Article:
Continuing from my previous article on western blot detection methods, in this article I will focus the discussion on proper procedures and tips for using X-ray film with chemiluminescence western blotting.
As a reminder from my last post, X-ray film is generally considered to be the most sensitive method for detecting relative protein levels. However, given the limited range of detection, X-ray film should never be used for quantitative analysis. Furthermore, there are several reactions occurring simultaneously with X-ray film including film exposure rate, ECL consumption rate, and binding rates of the antibodies. This prevents X-ray film from representing linear relationships between samples. An ELISA or fluorescence blotting would be much better for quantitative purposes. Nonetheless, X-ray film is a viable method for detecting low levels of protein comparable to autoradiography and can detect protein levels between with 4-8 fold changes (Luo et. al., 2011).
Here are a list of items you will need when using X-ray film:
- X-ray film for western blotting dark room
- Automatic film processor
- X-ray film cassette
- Transparent sheet protector
- Saran wrap
- Scissors (to cut film if necessary)
First thing to note: you will need an automatic film processor inside a dark room. Our department has a shared dark room equipped with a film processor that is carefully monitored and maintained. You can also develop the films manually if you have the fixative and developing solutions.
The X-ray film can be purchased from various suppliers at roughly $2.45 per 8x10 inch sheet. You will also need a transparent sheet protector, not unlike the ones used in binders. Be sure the sheet protector is clearly transparent and not opaque.
Wash your blot thoroughly with TBS-T, prepare the enhanced chemiluminescence (ECL) substrate according to the manufacturer’s instructions.
Incubated your blot with 2' Ab and washed it thoroughly with buffer. Carefully pick it up with flat forceps and dab it on a Kimwipe to remove excess buffer. Place it on a sheet of Saran wrap. Add the prepared ECL reagent using a pipette to distribute the solution equally and evenly. I usually use a total of 4 mL of ECL reagent per 7 x 9cm membrane or 1 mL per 16 cm2. Let the ECL reagent incubate for at least 1 minute before proceeding.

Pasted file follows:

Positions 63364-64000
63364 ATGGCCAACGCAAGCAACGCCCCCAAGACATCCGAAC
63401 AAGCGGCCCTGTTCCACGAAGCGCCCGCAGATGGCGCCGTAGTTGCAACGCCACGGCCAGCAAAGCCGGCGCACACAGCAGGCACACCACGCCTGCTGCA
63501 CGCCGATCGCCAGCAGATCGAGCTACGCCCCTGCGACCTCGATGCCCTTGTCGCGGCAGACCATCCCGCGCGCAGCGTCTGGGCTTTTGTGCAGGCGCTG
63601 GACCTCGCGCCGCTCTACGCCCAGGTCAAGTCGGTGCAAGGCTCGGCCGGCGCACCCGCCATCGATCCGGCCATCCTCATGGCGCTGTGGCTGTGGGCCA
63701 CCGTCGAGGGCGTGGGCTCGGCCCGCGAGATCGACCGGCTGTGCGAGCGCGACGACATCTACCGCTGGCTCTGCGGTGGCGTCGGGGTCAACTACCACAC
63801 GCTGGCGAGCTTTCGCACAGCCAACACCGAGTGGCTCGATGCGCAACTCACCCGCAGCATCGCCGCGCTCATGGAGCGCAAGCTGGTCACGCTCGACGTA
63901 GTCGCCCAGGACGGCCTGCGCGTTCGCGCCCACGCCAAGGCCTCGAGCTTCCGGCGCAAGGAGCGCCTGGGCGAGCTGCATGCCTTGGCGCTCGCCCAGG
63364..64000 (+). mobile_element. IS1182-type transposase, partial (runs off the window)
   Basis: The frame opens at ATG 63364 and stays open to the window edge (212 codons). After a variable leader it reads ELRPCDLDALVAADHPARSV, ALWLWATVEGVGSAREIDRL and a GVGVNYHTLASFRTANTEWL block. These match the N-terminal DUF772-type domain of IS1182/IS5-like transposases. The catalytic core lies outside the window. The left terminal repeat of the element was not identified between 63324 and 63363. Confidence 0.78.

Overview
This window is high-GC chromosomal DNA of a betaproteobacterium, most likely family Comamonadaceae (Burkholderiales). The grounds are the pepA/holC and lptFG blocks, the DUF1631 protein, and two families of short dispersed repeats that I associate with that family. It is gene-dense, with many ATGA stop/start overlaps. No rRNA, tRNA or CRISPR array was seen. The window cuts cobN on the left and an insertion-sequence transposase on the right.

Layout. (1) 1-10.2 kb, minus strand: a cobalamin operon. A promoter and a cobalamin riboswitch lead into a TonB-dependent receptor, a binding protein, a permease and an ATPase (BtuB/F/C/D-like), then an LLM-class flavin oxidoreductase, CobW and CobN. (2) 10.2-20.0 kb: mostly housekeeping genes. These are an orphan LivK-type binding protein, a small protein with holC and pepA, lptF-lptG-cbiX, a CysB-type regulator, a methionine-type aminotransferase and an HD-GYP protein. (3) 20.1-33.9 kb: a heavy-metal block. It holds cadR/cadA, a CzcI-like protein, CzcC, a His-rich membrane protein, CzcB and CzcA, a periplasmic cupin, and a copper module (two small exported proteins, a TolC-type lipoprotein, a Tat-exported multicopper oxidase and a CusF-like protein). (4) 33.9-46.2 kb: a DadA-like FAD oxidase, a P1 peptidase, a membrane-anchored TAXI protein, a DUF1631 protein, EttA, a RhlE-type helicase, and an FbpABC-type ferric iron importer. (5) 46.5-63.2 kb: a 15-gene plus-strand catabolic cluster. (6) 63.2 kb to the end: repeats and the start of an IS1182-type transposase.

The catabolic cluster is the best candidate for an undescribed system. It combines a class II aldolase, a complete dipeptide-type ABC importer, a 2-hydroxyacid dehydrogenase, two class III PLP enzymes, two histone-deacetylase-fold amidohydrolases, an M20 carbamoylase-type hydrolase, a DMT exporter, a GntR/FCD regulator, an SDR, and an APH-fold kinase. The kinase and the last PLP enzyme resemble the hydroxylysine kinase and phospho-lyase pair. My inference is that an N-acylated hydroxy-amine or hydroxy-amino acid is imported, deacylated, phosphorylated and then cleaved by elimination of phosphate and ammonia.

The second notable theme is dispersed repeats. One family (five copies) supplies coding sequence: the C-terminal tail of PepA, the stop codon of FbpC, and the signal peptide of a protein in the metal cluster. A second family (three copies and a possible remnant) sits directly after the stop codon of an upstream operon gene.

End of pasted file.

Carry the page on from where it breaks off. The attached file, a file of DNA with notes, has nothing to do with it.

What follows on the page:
Cut the transparent sheet protector on two ends so that it opens up like a book. After the ECL incubation, carefully dab the blot again on a Kimwipe, transfer it face up onto the sheet protector, and tape it to the inside of the film cassette. Be sure to dry the sheet protector thoroughly to remove excess ECL as well as removing any air bubbles between the blot and the sheet protector.
You can now move to the dark room with the film cassette and film. Signal from the ECL should be stable for at least one hour, though it varies depending on the manufacturer.
Once inside the dark room, be sure to turn on the developer so that it’s ready. Turn off the lights and use only the red light when working with film. Open your cassette and remove a sheet of film from the box and light safe bag. You can cut the film accordingly to use the minimum amount for your blot. Remember to fold a corner of the film to note the orientation before you expose. Lay the film directly and quickly onto the sheet protector, exposing the film with your blot. Be sure to do this without sliding the film across the blot; this will smear the signal or produce multiple bands.